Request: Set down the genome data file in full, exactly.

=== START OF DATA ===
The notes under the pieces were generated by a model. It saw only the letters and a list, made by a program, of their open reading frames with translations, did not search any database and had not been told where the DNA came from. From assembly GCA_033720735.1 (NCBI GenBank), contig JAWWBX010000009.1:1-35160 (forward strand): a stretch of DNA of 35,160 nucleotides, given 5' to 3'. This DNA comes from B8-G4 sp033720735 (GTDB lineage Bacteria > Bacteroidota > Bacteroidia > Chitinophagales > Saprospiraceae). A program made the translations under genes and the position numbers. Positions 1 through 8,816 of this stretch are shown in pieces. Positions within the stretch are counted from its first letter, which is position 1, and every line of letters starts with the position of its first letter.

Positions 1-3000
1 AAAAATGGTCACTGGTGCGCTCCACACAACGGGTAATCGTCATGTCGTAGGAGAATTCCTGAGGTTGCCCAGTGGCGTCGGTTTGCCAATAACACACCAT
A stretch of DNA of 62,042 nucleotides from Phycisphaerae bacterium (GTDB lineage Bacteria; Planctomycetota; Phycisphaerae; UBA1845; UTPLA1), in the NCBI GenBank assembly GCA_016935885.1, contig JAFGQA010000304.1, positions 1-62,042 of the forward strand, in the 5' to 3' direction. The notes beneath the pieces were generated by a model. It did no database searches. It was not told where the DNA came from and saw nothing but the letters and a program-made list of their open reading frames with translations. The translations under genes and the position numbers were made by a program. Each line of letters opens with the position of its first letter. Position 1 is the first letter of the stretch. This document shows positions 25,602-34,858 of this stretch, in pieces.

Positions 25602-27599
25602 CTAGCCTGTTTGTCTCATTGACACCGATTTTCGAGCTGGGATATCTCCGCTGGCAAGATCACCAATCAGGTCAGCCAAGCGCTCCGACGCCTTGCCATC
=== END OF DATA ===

The notes under the pieces were generated by a model. It saw only the letters and a list, made by a program, of their open reading frames with translations, did not search any database and had not been told where the DNA came from. From assembly GCA_033720735.1 (NCBI GenBank), contig JAWWBX010000009.1:1-35160 (forward strand): a stretch of DNA of 35,160 nucleotides, given 5' to 3'. This DNA comes from B8-G4 sp033720735 (GTDB lineage Bacteria > Bacteroidota > Bacteroidia > Chitinophagales > Saprospiraceae). A program made the translations under genes and the position numbers. Positions 1 through 8,816 of this stretch are shown in pieces. Positions within the stretch are counted from its first letter, which is position 1, and every line of letters starts with the position of its first letter.

Positions 1-3000
1 AAAAATGGTCACTGGTGCGCTCCACACAACGGGTAATCGTCATGTCGTAGGAGAATTCCTGAGGTTGCCCAGTGGCGTCGGTTTGCCAATAACACACCAT
A stretch of DNA of 62,042 nucleotides from Phycisphaerae bacterium (GTDB lineage Bacteria; Planctomycetota; Phycisphaerae; UBA1845; UTPLA1), in the NCBI GenBank assembly GCA_016935885.1, contig JAFGQA010000304.1, positions 1-62,042 of the forward strand, in the 5' to 3' direction. The notes beneath the pieces were generated by a model. It did no database searches. It was not told where the DNA came from and saw nothing but the letters and a program-made list of their open reading frames with translations. The translations under genes and the position numbers were made by a program. Each line of letters opens with the position of its first letter. Position 1 is the first letter of the stretch. This document shows positions 25,602-34,858 of this stretch, in pieces.

Positions 25602-27599
25602 CTAGCCTGTTTGTCTCATTGACACCGATTTTCGAGCTGGGATATCTCCGCTGGCAAGATCACCAATCAGGTCAGCCAAGCGCTCCGACGCCTTGCCATC